Alameda is about 85km from Málaga in the Antequera region of Málaga province and stretches over a plain with only a few, low hills interrupting an otherwise level landscape covered with olive groves.

The first human settlements date back to the Chalcolithic or Eneolithic periods, around 2,500 B.C., but most relics found in the area relate to the Roman period. The historian Pliny refers to the city of ‘Astigi Vetus’, which would have stood on the same site as present day Alameda. Three of the most important Roman roads converged at this point, making it an important place in Roman times.

The locality passed into the hands of the Marquises of Estepa in the sixteenth century, and was part of the province of Sevilla. In the late seventeenth century, Alameda benefited from increased economic activity and once again became an important centre. The municipality was finally incorporated into the province of Málaga in the nineteenth century.


Area: 65 square kilometres
Altitude: 430m above sea level
Population: +/- 5,000
Distance from Nerja: 125 km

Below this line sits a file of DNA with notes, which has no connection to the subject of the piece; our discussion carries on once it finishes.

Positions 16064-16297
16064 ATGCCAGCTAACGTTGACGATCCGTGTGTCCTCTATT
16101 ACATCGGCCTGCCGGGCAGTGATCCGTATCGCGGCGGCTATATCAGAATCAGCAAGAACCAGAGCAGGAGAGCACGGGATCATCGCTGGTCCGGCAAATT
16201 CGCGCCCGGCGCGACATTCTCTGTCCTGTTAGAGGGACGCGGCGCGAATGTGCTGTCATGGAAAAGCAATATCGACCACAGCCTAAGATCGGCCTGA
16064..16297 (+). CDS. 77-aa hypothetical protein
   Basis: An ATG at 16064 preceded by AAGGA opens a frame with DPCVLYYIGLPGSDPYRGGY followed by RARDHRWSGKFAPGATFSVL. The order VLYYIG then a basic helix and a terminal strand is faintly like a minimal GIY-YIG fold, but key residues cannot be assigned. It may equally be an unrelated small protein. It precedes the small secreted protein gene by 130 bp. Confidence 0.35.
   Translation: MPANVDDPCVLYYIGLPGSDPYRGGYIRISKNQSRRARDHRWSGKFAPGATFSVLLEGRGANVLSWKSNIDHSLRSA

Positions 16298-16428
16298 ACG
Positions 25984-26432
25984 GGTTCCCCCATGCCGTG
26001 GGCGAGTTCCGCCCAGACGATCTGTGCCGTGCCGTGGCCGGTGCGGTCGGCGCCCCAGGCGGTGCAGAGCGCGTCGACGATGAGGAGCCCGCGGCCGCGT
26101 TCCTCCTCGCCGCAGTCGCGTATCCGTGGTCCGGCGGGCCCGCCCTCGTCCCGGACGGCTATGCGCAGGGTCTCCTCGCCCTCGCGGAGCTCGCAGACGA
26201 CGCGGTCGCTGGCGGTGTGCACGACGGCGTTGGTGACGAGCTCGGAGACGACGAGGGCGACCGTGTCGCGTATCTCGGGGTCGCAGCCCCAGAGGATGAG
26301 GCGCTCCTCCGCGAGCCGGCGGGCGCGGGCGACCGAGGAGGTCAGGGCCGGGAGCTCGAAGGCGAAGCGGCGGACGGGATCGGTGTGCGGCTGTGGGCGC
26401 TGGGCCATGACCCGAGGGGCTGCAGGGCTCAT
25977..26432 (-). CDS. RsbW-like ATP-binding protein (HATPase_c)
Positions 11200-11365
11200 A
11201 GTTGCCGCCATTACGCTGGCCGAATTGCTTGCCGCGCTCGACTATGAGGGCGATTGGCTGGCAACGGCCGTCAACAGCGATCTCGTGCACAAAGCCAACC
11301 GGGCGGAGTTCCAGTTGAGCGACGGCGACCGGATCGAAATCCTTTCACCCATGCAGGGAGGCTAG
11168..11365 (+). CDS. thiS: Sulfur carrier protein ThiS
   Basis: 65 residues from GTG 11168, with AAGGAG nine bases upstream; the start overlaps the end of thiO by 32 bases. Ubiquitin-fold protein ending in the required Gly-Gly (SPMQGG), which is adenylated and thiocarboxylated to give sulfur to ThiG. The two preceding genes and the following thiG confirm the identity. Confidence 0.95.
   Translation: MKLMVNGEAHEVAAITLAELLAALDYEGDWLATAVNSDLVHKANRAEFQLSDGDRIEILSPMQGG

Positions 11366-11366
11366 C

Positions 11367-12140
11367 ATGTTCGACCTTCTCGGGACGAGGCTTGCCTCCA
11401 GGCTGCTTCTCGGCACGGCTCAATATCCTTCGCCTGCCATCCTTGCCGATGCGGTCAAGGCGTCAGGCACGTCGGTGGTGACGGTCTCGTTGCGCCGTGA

Driving Time: +/- 1 hour 35 minutes


Places of Interest

Sites to see are the Roman baths, Chalcolithic Necropolis, La Inmaculada church, the tomb of ‘El Tempranillo’ and the Museo de Aperos de Labranza (Farming Tools Museum).

Local Cuisine

Local specialities include: Porra (chilled soup made from bread, cured ham, hard boiled eggs, tuna, tomatoes, oil and salt), Chacinas (cured pork sausages), Gazpacho (chilled tomato, garlic and vegetable soup) and Olla con pringá (a stew with spicy pork sausage, black pudding and pork fat).

Local Festivals

Fiesta de La Candelaria (Feb 2nd) – Candlemas celebration
Romería de San Isidro (May 15th)
Feria de Agosto

Useful Info

Town Hall/Tourist Office
Plaza de España, 5
Tel: 952 710 025
Fax: 952 710 425

Where to Eat

El Tempranillo
Calle Jacinto Benavente, s/n
Tel: 95 228 4071

%d bloggers like this: